1 [3] Have mercy on me, O God, in your goodness; in the greatness of your compassion wipe out my offense. 2 [4] Thoroughly wash me from my guilt and of my sin cleanse me. (R) 3 [5] For I acknowledge my offense, and my sin is before me always. 4 [6] “Against you only have I sinned, and done what is evil in your sight.” (R) 16 [18] For you are not pleased with sacrifices; should I offer a burnt offering, you would not accept it. 17 [19] My sacrifice, O God, is a contrite spirit; a heart contrite and humbled, O God, you will not spurn. (R)
Fasting and any other ascetical practice for that matter are not directed towards drawing attention to one’s self, but reminding one of the need to take seriously the call to Christian discipleship. Too often we will see supposedly religious people drawing attention to themselves by the things they do or the clothes they wear. This is utterly useless unless there is true conversion of heart occurring within the person. The saints shun attention and seek only approval of and glory for God. We must learn to do the same!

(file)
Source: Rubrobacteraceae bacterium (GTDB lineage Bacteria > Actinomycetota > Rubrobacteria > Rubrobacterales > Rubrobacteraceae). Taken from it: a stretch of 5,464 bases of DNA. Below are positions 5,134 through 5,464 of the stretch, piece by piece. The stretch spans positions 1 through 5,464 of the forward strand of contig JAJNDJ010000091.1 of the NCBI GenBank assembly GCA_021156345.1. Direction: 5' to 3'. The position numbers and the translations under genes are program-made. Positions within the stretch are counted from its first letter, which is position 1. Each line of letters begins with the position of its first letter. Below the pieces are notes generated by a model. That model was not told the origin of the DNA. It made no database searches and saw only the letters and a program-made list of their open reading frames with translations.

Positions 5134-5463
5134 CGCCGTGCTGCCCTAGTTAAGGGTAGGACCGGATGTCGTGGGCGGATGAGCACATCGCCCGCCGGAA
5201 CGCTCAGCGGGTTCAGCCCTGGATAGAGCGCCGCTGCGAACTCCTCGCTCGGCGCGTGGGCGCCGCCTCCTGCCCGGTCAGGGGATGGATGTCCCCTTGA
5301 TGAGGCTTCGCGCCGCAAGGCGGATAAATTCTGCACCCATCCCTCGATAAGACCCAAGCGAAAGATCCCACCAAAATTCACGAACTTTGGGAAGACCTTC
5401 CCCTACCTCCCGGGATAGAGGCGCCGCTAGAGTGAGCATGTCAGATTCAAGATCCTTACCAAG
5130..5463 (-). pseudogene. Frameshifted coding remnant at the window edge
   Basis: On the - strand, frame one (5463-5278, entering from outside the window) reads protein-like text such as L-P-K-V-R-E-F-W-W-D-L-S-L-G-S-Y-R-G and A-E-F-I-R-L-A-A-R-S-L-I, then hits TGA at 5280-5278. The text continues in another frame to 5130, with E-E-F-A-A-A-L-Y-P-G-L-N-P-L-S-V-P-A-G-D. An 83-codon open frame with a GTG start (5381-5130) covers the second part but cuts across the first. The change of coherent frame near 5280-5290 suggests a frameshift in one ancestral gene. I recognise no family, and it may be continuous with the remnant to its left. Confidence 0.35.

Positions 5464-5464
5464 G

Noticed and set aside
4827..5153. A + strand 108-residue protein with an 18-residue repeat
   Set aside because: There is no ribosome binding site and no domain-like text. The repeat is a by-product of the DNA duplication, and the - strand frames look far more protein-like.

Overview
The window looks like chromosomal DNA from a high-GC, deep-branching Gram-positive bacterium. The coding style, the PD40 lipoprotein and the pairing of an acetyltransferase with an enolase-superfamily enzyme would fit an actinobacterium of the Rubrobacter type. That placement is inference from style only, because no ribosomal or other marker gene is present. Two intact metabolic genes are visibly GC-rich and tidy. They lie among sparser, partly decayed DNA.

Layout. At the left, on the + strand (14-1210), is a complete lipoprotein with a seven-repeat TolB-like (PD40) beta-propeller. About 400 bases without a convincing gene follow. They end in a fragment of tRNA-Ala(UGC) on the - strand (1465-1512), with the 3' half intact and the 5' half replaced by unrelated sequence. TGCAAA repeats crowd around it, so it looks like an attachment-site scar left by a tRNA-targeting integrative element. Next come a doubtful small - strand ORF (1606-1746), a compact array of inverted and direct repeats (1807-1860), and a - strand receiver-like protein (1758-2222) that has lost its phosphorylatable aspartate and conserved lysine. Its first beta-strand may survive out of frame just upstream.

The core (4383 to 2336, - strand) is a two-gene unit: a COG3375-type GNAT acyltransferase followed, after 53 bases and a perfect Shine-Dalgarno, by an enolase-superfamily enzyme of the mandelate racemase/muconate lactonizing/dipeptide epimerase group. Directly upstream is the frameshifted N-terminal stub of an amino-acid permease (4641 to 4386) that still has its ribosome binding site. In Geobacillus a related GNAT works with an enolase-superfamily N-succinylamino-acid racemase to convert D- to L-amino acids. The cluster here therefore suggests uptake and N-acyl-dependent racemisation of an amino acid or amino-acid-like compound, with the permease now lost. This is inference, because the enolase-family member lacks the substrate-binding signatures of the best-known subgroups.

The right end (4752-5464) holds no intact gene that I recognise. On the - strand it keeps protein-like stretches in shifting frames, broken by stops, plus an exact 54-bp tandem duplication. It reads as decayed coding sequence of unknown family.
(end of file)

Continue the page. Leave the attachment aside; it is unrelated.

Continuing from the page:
Matthew 9:14-15
14 The disciples of John approached him and said, “Why do we and the Pharisees fast much, but your disciples do not fast?” 15 Jesus answered them, “Can the wedding guests mourn as long as the bridegroom is with them? The days will come when the bridegroom is taken away from them, and then they will fast.”
my reflections
think: Let us embrace the discipline of Lent with the goal of a deeper conversion in our lives.

God’s special verse/thought for me today________________

Thank You Lord for: ____________________________________


Fasting is a spiritual discipline. The Church gives us certain days and times of the year whereby we are required to fast. Traditionally, Friday is a day of abstinence and fasting in honor of Jesus who died on Good Friday, offering His life for us on the Cross.